Many sleep experts recommend CBT-I as the best first treatment for insomnia. This type of therapy involves learning how to achieve better sleep naturally by examining your beliefs and behaviors surrounding sleep. Unlike medications, CBT-I doesn’t produce any side effects, and it keeps working long after treatment ends.

You may be able to find a therapist in your area who specializes in CBT-I or you could receive this treatment online through a website or app.

Lifestyle changes for better sleep

Being more active during the day often helps you rest better at night. This can be very difficult because many cancer treatments cause fatigue, which makes it hard to do anything physical. However, increasing your activity levels can combat fatigue and improve the quality of your sleep. It may be especially helpful to be more active when you first wake up or to spend time outside in the sun. Try taking a short walk every morning.

Improving your sleep hygiene — your habits that affect your ability to rest — can also help lead to a better night’s sleep. You may want to try:

  • Going to bed at a consistent time each evening and setting your alarm for the same time every morning.
  • Quitting smoking.
  • Avoiding naps during the day, especially in the afternoon.
  • Finishing dinner a couple of hours before you plan to go to sleep.
  • Avoiding caffeine and alcohol, particularly in the afternoon or at night.
  • Staying away from your phone, tablet, computer, or TV in the evening.
  • Keeping your pajamas and bed sheets clean and using soft fabrics.
  • Creating a relaxing routine before bedtime by reading, listening to music, or taking a warm bath.
  • Darkening your bedroom by turning off electronics and investing in blinds or shades that block light.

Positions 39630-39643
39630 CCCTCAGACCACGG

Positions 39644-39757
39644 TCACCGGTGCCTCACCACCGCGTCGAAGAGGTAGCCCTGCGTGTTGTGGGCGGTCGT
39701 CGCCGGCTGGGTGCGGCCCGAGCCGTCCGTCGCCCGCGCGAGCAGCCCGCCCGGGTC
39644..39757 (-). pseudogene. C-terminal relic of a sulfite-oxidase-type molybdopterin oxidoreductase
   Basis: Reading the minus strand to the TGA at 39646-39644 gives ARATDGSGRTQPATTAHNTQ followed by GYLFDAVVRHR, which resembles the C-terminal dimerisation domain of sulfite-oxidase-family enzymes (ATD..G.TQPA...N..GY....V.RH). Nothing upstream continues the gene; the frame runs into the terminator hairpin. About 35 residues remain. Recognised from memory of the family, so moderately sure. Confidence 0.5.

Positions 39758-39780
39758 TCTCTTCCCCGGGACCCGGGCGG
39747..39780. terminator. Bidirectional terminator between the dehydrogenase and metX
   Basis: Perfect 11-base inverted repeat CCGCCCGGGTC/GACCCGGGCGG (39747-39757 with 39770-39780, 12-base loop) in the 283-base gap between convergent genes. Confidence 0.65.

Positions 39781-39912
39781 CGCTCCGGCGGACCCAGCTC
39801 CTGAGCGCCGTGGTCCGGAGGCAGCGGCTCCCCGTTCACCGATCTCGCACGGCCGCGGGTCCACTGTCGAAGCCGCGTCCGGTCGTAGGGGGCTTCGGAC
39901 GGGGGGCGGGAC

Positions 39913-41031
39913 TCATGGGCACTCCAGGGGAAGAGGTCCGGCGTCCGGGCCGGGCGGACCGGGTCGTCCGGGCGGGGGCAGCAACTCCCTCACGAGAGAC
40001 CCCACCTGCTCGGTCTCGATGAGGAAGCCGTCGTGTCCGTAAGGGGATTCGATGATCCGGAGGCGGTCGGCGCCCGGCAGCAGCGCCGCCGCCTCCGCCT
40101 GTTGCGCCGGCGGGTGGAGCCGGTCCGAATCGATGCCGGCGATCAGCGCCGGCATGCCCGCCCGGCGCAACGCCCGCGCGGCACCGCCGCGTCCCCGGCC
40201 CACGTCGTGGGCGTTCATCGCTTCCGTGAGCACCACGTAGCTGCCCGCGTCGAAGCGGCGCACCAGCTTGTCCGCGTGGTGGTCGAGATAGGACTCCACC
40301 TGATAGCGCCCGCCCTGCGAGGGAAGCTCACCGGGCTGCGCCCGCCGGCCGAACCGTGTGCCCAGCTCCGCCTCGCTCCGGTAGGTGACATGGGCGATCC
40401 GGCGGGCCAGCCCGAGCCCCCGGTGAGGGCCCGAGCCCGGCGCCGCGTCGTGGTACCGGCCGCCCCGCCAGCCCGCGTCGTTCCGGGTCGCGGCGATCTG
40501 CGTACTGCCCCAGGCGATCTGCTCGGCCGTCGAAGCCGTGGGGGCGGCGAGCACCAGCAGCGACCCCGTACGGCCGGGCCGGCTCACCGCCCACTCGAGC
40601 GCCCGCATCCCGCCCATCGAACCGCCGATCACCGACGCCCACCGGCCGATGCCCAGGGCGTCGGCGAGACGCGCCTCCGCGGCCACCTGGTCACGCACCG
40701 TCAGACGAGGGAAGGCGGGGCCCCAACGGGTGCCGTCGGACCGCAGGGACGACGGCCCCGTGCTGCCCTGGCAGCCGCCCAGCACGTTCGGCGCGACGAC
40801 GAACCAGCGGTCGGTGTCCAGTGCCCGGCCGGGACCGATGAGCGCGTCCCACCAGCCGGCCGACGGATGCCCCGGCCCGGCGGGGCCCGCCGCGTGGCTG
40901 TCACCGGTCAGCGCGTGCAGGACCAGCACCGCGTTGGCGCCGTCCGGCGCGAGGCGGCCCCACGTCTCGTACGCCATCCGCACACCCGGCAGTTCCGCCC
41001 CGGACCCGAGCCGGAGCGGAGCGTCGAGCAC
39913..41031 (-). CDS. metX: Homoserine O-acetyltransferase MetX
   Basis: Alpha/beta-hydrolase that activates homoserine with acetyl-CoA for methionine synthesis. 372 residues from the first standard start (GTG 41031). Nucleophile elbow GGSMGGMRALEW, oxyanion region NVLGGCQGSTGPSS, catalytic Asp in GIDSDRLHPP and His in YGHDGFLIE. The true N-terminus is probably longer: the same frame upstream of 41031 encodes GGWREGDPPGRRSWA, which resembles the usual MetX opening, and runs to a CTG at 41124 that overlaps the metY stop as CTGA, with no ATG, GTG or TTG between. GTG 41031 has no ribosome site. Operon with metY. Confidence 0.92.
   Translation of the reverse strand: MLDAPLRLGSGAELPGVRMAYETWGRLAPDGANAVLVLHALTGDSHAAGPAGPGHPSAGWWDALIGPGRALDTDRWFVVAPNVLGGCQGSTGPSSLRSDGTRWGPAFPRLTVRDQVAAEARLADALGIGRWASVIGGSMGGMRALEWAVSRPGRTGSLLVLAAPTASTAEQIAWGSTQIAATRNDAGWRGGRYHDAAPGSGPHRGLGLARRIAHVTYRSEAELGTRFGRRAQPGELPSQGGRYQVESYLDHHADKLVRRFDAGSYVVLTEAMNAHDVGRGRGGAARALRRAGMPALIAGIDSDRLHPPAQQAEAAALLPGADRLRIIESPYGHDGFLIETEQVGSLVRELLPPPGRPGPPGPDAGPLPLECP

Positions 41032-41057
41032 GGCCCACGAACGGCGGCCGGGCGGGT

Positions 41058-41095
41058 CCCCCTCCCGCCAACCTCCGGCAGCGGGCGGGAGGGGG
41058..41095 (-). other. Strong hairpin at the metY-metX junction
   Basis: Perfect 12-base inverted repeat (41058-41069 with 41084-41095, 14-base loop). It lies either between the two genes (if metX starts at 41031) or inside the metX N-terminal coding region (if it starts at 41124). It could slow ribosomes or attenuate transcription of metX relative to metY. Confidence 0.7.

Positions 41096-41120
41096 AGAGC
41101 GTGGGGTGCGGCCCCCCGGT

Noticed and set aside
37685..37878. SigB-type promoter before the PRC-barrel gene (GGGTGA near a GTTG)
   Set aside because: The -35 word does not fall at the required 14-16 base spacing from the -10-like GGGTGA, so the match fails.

• Cooling down your bedroom with air conditioning or fans.
  • Getting up and doing something else if you can’t fall asleep within 20 minutes of lying down.

If you’re struggling to get good rest, talk to your cancer care team. Your doctor may be able to suggest additional solutions, treat sleep disorders, or alter your cancer treatment plan in a way that helps you rest easier.

It may also help to talk to a doctor who specializes in palliative care. This type of treatment aims to improve well-being and relieve cancer symptoms and treatment side effects. You can use palliative care at any stage of your treatment journey, along with other types of cancer treatments that aim to get rid of your cancer. Your palliative care team or usual health care team can help you figure out how to sleep better.

Key takeaways

High-quality sleep can help you feel better mentally and physically and protect you from additional health problems while living with cancer.

Cancer symptoms, treatment side effects, stress, and hospital stays can all affect sleep for those with cancer.

Sleep medications may provide short-term relief, but some may interact with cancer treatments or worsen side effects.

The most effective long-term solutions for improving sleep include cognitive behavioral therapy for insomnia (CBT-I), lifestyle changes, and treating any underlying sleep disorders.

Resources:

American Journal of Lifestyle Medicine. Cognitive-Behavioral Therapy for Insomnia: An Effective and Underutilized Treatment for Insomnia.

Centers for Disease Control and Prevention. Key Sleep Disorders.

Centers for Disease Control and Prevention. Tips for Better Sleep.

Frontiers in Neuroendocrinology. Exogenous Melatonin as a Treatment for Secondary Sleep Disorders: A Systematic Review and Meta-Analysis.

National Cancer Institute. Sleep Disorders (PDQ)-Patient Version.

National Center for Complementary and Integrative Health. Melatonin: What You Need to Know.

National Institute on Aging. What Are Palliative Care and Hospice Care?

NIH News in Health. The Benefits of Slumber: Why You Need a Good Night’s Sleep.

Pharmacy and Therapeutics. Pharmacological Treatment of Insomnia.

Postgraduate Medical Journal. Efficacy of Dietary Supplements on Improving Sleep Quality: A Systematic Review and Meta-Analysis.

U.S. Department of Health and Human Services. Get Enough Sleep: Take Action.

U.S. Department of Health and Human Services. Get Enough Sleep: The Basics.

Leave a comment

Your email address will not be published. Required fields are marked